In any industry, the only way to avoid price wars is to offer a superior product or service.
Customers will pay full price only if they think your offering is top-notch. And you’ll find no clearer example to that approach than Verizon Wireless, a subsidiary of Verizon Communications Inc. (NYSE:VZ). In most consumer surveys, Verizon repeatedly comes out on top in terms of customer satisfaction, even as its service is often the most expensive choice.
On the flip side, Verizon Communications Inc. (NYSE:VZ)’s key rivals — Sprint Nextel Corporation (NYSE:S) and AT&T Inc. (NYSE:T) — are learning what happens when you skimp on network investments. Both of these firms garner inferior consumer ratings, and despite billions being spent to upgrade their networks now, they still can’t close the perception gap against Verizon.
Yet even as Sprint Nextel Corporation (NYSE:S) and AT&T Inc. (NYSE:T) evaluate how to catch up to Verizon Communications Inc. (NYSE:VZ), behind-the-scenes discussions may upend the entire wireless service industry. That may help explain why short sellers are now targeting both Sprint and AT&T in a big way.
Rising Short Interest (in millions)
Delivering wireless services is quite lucrative. Though it takes billions to build out a national network, the profit margins on those monthly bills are quite robust (once network amortization costs are backed out). Verizon Communications Inc. (NYSE:VZ) Wireless’ margins on earnings before interest, taxes, depreciation and amortization (EBITDA), for example, now exceed 50%.
If the company’s low-cost balloon-based approach succeeds in those markets, look for a similar effort to play out here in the U.S. in coming years. The Wall Street Journal also notes Google Inc (NASDAQ:GOOG)’s plans to roll out super-strong Wi-Fi in U.S. cities where it offers its fiber-based telecom and cable service, an effort that is likely being closely watched by the wireless incumbents.
Yet even as Google Inc (NASDAQ:GOOG)’s efforts are a long-term threat, a near-term threat is rapidly emerging. Globalstar, Inc. (PINK:GSAT) is pushing to offer its “Terrestrial Low-Powered Service” in the U.S., which would deliver voice and data from a series of low Earth orbit (LEO) satellites.
The Federal Communications Commission is reviewing Globalstar, Inc. (PINK:GSAT)’s application.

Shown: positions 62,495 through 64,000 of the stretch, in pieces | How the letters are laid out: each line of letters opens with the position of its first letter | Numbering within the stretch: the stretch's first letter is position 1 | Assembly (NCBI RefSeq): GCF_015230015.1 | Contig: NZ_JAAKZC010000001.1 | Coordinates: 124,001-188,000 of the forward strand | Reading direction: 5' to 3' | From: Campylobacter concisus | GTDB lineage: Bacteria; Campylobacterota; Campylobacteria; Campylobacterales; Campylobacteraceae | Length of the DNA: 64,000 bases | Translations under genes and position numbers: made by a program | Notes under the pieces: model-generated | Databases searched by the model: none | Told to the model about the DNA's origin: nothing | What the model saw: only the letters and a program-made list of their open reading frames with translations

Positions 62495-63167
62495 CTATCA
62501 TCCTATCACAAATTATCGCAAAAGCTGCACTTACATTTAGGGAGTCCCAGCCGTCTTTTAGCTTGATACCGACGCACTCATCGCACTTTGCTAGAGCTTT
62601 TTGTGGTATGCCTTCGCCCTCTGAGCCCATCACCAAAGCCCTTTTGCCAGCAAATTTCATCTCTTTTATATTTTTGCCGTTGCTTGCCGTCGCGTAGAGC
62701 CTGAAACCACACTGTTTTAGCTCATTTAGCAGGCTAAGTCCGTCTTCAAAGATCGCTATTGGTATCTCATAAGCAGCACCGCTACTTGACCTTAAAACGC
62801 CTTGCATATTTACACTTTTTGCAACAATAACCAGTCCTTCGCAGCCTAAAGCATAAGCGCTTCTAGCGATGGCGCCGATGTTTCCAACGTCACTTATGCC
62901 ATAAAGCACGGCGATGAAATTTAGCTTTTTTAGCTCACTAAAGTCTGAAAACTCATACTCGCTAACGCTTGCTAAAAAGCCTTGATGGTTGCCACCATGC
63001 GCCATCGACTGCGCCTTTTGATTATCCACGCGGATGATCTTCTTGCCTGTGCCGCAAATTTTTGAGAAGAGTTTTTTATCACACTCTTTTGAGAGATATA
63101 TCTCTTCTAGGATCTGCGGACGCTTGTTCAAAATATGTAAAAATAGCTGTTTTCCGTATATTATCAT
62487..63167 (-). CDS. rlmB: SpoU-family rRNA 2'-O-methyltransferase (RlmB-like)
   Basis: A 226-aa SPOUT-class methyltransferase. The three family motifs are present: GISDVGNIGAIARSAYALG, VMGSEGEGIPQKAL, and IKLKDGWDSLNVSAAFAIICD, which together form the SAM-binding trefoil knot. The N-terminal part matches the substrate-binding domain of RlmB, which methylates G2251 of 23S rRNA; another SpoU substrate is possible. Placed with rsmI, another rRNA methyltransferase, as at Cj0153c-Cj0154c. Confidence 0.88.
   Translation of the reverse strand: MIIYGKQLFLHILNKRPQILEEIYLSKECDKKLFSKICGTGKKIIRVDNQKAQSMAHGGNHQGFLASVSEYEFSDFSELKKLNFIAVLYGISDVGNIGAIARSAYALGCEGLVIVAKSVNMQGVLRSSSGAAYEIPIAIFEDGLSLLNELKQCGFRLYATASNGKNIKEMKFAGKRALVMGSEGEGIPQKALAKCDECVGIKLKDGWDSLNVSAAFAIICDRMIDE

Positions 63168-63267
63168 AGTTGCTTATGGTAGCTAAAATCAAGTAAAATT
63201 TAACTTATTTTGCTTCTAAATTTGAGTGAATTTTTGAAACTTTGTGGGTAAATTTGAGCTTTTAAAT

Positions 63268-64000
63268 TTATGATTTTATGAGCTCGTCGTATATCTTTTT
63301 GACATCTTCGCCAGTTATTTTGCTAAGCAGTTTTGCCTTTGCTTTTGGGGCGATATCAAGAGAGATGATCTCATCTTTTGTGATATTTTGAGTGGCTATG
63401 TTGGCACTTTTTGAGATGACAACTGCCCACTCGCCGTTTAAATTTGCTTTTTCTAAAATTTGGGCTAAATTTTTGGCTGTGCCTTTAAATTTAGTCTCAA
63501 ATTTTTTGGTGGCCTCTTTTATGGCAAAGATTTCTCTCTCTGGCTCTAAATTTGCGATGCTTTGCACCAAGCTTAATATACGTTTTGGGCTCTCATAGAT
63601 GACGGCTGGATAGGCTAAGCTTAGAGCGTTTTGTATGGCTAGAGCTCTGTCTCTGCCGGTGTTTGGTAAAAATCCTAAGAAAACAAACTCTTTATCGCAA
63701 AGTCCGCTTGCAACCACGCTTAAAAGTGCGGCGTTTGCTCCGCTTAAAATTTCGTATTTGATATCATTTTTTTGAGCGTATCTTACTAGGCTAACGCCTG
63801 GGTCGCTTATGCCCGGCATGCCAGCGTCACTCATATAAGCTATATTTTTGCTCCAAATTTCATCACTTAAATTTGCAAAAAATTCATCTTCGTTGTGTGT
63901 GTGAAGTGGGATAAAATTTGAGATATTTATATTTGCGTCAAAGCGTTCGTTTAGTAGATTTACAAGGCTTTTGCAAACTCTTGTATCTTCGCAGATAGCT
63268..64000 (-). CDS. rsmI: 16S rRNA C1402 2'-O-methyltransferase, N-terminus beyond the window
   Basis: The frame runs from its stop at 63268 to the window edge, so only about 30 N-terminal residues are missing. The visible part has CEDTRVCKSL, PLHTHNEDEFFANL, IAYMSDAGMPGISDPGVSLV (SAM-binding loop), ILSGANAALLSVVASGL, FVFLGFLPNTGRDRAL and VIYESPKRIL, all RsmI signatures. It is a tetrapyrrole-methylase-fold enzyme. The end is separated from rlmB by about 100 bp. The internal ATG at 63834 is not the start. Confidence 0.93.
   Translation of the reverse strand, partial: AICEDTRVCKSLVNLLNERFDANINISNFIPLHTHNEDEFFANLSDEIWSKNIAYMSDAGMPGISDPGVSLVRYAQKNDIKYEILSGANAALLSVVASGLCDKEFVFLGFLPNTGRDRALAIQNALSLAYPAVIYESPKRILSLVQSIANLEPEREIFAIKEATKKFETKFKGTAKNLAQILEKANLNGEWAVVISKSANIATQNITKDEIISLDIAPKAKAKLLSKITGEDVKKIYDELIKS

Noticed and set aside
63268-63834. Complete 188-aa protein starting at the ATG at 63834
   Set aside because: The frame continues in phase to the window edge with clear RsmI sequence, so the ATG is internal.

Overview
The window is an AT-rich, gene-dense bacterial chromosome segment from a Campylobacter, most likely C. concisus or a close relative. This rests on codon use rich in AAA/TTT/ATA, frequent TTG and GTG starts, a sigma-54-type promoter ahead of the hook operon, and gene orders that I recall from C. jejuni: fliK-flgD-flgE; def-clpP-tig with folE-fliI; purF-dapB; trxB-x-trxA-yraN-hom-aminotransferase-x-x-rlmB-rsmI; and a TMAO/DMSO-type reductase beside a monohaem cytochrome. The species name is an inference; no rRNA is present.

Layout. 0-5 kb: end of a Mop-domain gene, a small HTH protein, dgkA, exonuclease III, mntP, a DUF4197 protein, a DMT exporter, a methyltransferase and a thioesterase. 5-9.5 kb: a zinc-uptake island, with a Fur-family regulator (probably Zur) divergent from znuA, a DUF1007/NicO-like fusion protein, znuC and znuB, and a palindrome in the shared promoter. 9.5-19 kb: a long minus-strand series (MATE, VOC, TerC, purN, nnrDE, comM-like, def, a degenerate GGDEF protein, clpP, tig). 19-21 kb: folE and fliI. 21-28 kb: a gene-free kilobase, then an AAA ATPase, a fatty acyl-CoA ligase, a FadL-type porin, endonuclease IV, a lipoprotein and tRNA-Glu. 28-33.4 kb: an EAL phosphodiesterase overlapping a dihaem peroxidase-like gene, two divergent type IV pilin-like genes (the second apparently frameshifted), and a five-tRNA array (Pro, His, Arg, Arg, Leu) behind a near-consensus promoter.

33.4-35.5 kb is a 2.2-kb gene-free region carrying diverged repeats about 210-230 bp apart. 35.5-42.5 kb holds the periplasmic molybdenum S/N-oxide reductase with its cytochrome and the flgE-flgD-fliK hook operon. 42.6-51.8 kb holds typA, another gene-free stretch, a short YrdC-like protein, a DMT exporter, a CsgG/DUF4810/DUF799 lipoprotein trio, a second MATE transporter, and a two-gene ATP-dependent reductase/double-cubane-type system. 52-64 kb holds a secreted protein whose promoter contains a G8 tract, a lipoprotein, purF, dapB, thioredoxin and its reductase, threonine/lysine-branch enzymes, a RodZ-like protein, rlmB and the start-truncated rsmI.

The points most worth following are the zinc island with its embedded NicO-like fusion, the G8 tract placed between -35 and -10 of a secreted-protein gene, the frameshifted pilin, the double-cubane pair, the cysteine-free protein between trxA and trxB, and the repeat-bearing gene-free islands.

You can bet Amazon.com, Inc. (NASDAQ:AMZN) is tracking the FCC’s moves. According to a recent report, Amazon would like to use Globalstar, Inc. (PINK:GSAT)’s network to offer its own wireless service. Amazon ostensibly wants users to connect to its site without the need of the major wireless carrier networks. But that’s just a Trojan horse. Google Inc (NASDAQ:GOOG) and Amazon have repeatedly talked about their interest in creating real competition for the wireless service providers.
The key takeaway: Both Google Inc (NASDAQ:GOOG) and Amazon.com, Inc. (NASDAQ:AMZN) are less interested in wireless service profits and more interested in creating deeper ties into their ecosystems. That means they are likely to undercut the incumbents on price — if they choose to enter these markets.
Does the rising level of short interest in Sprint Nextel Corporation (NYSE:S) and AT&T Inc. (NYSE:T) have anything to do with possible imminent announcements from Google Inc (NASDAQ:GOOG), Globalstar, Inc. (PINK:GSAT), the FCC, Amazon.com, Inc. (NASDAQ:AMZN), or others? That’s possible. But short sellers may also be looking at other issues.
For example, Sprint Nextel Corporation (NYSE:S)’s impressive multi-year rally has pushed the stock above fair value, according to Merrill Lynch, noting that valuations for companies are now quite rich “given the risks and challenges facing them as they try to grow market share and margins simultaneously to meet consensus expectations.”
Merrill Lynch also explains why short sellers are leaving Verizon Communications Inc. (NYSE:VZ) alone, even as they go after the company’s biggest rival, AT&T Inc. (NYSE:T). “We believe the absolute and comparatively larger increase in T shorts is likely driven by a perception that of the big two it is relatively more vulnerable to rising wireless competition.”